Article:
1. I have a 6 year old shelter Feist and she is the greatest thing to ever happen to me. I grew up w/ 5 brothers and sister but never had a dog before despite growing up in the country. After researching to find a well matched dog for me I decided to go with a Feist puppy rescue. Affectionate, smart, active, trainable, sheds minimally except in the heat of the summer when they shed their undercoat to keep cool. She is energetic but we hike or go to the beach most days and she is off leash the entire time. I hike and she runs…up the mountain and back, swims in the water (ocean and fresh) and back, ahead on the trail and back and just circles me the entire time. She is a consumate retriever w/ tennis balls. Thank God for Chuck-its. Additionally, she is INCREDIBLY affectionate, and snugglie…and manipulative. She knows she is enigmatic and even people who are NOT dog people (my Mom) seek her out. I have neighbors and family calling to ask when next I will travel so they can have her because she is so interactive and attentive to peoples need for attention and warmth. At the beginning it took consistency and patience and exercise but she learned quickly. I have 18 nieces and nephews and she is very good w/them and after a few hours she lets me know when she has had enough. The last thing, when we are on the beach(or anywhere) she will drop her tennis ball unprompted a few feet away from a young person or an adult and use her nose to roll the ball to touch their toes…and will sit rigid smiling until they throw it for her…retrieves and then again. I didn’t teach that she just really loves to engage people and they are uniformly delighted. You don’t need a huge yard just consistent exercise (walking, running, swimming) most days. She is the perfect dog for ME.

    • Hi Christine,

      I need to ask how you trained your pup to come back when called?

      I am so afraid my dog will see a squirrel and take flight, any tips would be greatly appreciated!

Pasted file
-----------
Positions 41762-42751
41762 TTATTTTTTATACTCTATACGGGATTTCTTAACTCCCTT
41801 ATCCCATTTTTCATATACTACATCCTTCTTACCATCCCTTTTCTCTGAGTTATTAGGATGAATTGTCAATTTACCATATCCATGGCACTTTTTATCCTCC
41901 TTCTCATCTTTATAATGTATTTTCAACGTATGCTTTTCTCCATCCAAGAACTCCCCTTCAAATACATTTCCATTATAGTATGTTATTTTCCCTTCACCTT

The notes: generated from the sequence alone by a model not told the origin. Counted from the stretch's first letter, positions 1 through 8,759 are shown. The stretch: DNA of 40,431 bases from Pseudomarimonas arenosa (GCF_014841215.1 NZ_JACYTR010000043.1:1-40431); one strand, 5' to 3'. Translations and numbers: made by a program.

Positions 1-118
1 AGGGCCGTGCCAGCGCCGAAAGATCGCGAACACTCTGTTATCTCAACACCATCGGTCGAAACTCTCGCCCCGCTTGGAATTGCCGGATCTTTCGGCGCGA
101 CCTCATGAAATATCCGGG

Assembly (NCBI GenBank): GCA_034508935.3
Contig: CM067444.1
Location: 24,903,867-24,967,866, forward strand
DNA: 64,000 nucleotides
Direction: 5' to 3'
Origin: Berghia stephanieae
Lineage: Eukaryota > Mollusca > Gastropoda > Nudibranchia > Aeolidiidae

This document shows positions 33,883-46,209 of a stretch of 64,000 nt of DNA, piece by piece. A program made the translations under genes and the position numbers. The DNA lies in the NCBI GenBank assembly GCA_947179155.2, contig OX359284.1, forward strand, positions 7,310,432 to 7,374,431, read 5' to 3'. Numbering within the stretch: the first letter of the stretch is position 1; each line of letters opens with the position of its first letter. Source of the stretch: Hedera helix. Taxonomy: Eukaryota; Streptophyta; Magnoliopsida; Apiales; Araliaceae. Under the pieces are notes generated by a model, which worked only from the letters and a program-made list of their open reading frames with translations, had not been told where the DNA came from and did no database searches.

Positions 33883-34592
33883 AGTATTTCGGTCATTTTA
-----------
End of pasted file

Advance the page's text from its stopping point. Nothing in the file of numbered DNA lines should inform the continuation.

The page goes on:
• Get yourself a training collar with a tone and even some stimulation. Then watch a YouTube video. Some dogs are almost impossible to call off a hunt though but Feists usually respond well once trained

  2. I have a 1/2 Mountain Feist 1/2 Aussie puppy and at 8 weeks already knows “sit” and goes outside to bathroom most all the time. Love him and hope I can train him properly. He is a busy bee.

  3. Our feist is a little over 2.5 years and is a very smart love bug. I walk him
    daily which he loves and he gets to go to the dog park occasionally which he loves as well. He’s such a good boy. I’ve tried letting him off leash a few times but alas my training has not been sufficient enough to call him back and he loves to explore and would chase a squirrel for sure. He was adopted from a rescue agency as a pup and we’re lucky to have him.

  4. Hi Janice,
    Sorry for the late reply. I trained my dog around a friend’s older, patient, very Zen Golden Retriever which was helpful. The best method for me was starting recall in the house using treats as reward and then as she matured give her a little more leeway progressing to the outside. It helped taking her to an enclosed, larger area(baseball field or tennis court) to work with her. I believe these dogs are working dogs and people pleasers so they want to be engaged. Rest assured a few times she took off but we were in a safe place so was less worried. She always returned. Again, we had to get to a trusting, responsive state but they really are so loving and definitely worth the time. Best of luck!

  5. Three months after I lost my husband of 30 years my son gave me gorgeous little Feist. I was in love the moment she crawled out of my lap and laid across my shoulders. She is smart, very active and eager to learn. I have learned that Feists tend to think they are the leader and Bluebelle does need a firm hand at times. Most of the time she is off leash but her re-call is exceptional.

  6. I have a 5 year old Mountain Feist. She is a wonderful companion and is kept inside. She loves walks and runs, and is great with kids and other animals. She is sweet and gentle, but wants to run or get ahead of me on walks to explore. She is a fast learner, very smart, and plays and naps with my indoor cats. She is great with other dogs and has her favorite “friends” around the neighborhood. She has been a blessing for me. Love my sweet girl Ruby!

  7. We have a almost 2yr old Mountain Feist. She is very loving to us but not so much with other people. We have to put her in a separate room when we have company. How can we fix that?